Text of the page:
Intellectually I believe in reincarnation.  It makes a lot of sense to me.  Emotionally I don't know.  I'm so rooted to this life and I have trouble conceiving that my soul might be very, very old.  If that's true we are all very old and have much hidden (and open) wisdom.  One thing I do strongly believe is that we are all essentially good, though many get let astray by mental illness.  I have gotten led astray into delusions of grandeur, which is basically into a very unbalanced ego.  Right now I feel mostly stable. I know that my place is a humble one and in many ways I am glad of that.  And yet if I could help others and be some kind of healer that would make me very happy.  Bodhisattvas are healers because they show those they have contact with how to work to heal themselves.  They show  by example, by practicing health in their attitudes and behaviors.  I aspire to be healthy.

Health is living a balanced life.  My life is still out of balance, which is why I need to raise my awareness level and appreciate my life and be grateful that I have some time to study any dharma I can find.  If I can have faith that I have the potential to learn a lot while I'm still alive, it could motivate me to keep practicing.  I do want to be happy.  I want all of us to be happy.  And so I will continue to do the work.

Monday, September 12, 2016

"Regard All Dharmas As Dreams."

The slogan, "Regard all dharmas as dreams" is the second slogan out of fifty nine in the Tibetan Buddhist mind training (Lojong) practice.  My first question is what is dharma?  Today I did some online searching of the meaning of the word and discovered, as I had already vaguely knew, that the word has many, many meanings.  Wikipedia states, "There is no single word translation for dharma in western languages."  Google puts up just two meanings - "1.  Hinduism: the principle of cosmic order.  2.  Buddhism: the teaching or religion of the Buddha."  Another translation of this slogan is, "Regard all phenomena as dreams" which implies that dharma can be seen as all phenomena.  When I looked for a google image for dharma I found the Chinese religious symbol of the bagua, a yin/yang symbol in the center surrounded by the eight trigrams of the I Ching.  Then I saw the image I posted above with the word Dharma in place of the yin/yang symbol.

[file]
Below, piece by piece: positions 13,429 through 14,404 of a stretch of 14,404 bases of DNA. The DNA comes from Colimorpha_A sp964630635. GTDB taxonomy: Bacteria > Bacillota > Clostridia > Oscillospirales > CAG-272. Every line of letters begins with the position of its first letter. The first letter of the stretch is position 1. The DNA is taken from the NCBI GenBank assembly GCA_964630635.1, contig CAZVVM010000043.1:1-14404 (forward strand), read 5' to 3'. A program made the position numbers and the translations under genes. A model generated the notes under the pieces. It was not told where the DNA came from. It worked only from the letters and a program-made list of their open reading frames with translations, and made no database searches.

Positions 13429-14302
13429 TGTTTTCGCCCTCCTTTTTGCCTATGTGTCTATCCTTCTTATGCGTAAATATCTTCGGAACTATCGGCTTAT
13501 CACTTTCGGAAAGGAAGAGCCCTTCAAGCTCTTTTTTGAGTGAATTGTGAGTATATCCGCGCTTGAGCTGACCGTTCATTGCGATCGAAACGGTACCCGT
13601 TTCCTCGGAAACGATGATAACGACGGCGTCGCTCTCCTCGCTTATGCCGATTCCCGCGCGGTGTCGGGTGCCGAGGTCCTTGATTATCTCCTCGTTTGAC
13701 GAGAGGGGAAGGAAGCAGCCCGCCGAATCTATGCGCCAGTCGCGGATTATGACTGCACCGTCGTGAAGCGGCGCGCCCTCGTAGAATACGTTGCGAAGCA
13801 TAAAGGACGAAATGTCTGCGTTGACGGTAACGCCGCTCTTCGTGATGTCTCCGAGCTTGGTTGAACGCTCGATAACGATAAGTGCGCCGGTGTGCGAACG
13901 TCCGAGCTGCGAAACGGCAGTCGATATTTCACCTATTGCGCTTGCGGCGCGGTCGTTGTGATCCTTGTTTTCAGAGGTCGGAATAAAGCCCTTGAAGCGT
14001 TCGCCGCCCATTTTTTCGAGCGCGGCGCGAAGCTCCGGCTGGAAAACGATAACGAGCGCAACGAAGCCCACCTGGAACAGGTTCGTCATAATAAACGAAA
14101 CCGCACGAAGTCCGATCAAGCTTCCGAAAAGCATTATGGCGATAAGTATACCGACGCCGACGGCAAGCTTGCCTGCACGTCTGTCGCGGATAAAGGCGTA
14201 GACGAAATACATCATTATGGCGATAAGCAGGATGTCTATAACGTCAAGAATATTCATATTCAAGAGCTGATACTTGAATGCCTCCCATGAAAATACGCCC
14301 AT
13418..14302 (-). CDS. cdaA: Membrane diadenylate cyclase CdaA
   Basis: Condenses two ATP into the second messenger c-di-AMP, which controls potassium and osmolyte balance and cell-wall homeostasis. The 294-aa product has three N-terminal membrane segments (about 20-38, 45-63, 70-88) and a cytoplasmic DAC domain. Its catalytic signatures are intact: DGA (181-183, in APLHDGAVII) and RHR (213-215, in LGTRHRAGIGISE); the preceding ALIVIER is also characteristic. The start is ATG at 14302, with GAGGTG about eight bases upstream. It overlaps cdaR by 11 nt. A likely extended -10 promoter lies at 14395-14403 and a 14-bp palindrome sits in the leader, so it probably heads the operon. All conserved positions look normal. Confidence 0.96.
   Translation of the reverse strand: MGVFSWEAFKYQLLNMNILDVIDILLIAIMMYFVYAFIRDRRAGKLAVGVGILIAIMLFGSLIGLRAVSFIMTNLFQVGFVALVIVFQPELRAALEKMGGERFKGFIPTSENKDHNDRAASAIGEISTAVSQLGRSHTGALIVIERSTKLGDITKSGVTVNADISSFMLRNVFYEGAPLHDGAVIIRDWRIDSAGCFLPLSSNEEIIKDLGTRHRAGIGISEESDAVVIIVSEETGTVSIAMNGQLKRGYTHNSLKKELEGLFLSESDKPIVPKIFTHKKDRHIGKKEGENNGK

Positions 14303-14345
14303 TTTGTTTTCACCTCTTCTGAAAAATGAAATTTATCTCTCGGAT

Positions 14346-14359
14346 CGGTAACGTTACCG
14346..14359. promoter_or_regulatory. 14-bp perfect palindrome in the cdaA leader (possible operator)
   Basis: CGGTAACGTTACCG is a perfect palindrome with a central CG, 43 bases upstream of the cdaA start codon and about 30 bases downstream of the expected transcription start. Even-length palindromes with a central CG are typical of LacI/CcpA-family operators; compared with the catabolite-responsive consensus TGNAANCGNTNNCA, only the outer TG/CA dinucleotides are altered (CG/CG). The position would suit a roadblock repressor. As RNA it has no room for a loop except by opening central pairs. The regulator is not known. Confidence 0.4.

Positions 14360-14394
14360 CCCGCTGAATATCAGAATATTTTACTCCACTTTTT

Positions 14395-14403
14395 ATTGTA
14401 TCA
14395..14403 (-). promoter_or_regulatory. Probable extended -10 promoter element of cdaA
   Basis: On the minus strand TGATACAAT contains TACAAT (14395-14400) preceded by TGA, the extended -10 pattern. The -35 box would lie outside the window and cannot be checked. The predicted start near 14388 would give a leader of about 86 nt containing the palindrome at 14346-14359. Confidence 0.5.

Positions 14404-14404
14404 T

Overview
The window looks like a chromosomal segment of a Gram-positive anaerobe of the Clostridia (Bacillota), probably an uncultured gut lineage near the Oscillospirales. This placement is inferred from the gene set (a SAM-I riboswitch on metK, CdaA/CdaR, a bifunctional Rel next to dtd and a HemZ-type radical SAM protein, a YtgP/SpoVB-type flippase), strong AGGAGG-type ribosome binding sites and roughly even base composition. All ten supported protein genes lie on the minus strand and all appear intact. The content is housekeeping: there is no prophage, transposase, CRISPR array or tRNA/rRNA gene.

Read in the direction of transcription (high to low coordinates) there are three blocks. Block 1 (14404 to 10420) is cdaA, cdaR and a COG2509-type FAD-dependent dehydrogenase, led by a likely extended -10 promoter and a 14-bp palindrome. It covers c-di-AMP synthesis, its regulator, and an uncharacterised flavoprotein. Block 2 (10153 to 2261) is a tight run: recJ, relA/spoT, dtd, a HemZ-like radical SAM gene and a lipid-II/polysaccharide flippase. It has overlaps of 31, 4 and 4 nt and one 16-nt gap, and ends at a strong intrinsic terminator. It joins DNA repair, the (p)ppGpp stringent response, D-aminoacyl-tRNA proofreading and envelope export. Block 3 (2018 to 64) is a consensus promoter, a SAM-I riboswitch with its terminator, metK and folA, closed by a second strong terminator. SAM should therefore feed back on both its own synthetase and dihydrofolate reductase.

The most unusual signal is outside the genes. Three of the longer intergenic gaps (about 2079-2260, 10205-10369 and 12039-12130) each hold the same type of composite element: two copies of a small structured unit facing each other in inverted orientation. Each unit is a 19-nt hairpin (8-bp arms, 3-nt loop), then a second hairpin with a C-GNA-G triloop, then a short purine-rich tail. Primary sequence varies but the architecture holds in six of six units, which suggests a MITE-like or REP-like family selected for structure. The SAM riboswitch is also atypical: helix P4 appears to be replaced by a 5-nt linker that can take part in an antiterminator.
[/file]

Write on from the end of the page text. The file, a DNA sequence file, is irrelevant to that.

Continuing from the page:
Based on some of this information I could say that dharma has something to do with the basic qualities of life which include much balance and order.  If there weren't much balance and order we would not be able to orient ourselves, we would not be able to perceive, interpret and act upon life.  There would be chaos without identifiable phenomena.  The Buddha's teachings are based on an interpretation of the phenomena we call life.  Both the Buddha's teachings and life are the dharma.  So the slogan instructs to regard Buddha's teaching and life as a dream.  But what is a dream?